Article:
Accused sex abusers stripped from SK textbooks

Three prominent South Korean writers and artists who have been accused of sex abuse will have their works and almost all mentions of their names removed from school textbooks, the government said Thursday, as the country's nascent #MeToo campaign spreads.

A growing number of women have spoken out about abuses that they suffered at the hands of powerful figures in multiple fields, making headlines in a country which remains socially patriarchal despite its economic and technological advances.

Those accused of sexual misconduct include Ko Un, a top poet regularly tipped for the Nobel prize for literature, prominent stage director Lee Yoon-taek and playwright Oh Tae-seok.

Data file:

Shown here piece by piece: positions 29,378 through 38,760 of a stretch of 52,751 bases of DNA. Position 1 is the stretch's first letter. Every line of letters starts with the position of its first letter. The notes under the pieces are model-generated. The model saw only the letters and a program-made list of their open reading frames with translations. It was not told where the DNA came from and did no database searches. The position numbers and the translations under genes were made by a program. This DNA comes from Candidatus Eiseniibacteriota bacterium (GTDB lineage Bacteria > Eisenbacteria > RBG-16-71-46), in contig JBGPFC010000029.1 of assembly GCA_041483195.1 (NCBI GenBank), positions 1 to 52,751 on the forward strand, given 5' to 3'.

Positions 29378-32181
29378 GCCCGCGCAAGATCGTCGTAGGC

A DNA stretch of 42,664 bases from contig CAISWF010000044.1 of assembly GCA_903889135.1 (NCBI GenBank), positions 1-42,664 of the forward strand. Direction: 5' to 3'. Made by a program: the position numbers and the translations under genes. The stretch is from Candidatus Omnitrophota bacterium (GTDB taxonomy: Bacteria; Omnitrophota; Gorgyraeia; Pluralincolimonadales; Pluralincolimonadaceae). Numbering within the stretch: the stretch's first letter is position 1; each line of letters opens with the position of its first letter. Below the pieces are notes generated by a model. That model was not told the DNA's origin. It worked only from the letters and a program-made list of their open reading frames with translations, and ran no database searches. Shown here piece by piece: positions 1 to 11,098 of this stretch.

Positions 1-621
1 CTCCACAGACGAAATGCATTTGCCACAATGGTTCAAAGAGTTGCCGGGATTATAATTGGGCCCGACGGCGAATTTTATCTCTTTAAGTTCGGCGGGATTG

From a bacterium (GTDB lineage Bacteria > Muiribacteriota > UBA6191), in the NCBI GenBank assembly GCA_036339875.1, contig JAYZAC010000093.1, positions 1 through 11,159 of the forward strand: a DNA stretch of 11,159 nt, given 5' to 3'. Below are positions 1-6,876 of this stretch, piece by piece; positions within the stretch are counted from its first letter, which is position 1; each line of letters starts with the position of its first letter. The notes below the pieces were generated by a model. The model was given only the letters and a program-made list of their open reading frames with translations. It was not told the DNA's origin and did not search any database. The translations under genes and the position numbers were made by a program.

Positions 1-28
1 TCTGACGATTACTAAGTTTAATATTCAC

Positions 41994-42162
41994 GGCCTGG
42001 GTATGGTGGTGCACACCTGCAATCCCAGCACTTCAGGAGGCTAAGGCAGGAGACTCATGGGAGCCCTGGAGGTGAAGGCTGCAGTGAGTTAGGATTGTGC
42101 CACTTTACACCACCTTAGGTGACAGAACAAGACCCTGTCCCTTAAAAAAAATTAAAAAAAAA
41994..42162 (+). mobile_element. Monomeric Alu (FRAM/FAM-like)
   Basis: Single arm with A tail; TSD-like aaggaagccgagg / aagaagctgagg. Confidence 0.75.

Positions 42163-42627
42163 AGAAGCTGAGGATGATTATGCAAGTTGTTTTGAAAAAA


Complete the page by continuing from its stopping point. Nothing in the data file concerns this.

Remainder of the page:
Seoul poet Choi Young-Mi accused Ko of sexually abusing many women in literary circles, after publishing a thinly veiled poem "Monster" in which she detailed her experiences at his hands.

Lee is under investigation for raping or sexually harassing more than 10 actresses at his theater group, and Oh is also accused of harassing actresses and students.

The trio's works and almost all 40-odd references to them will be erased from school textbooks, Seoul's education ministry said, describing them as "figures who created social controversy."

Only a few passing mentions of their names will remain, the education ministry said without elaborating further.


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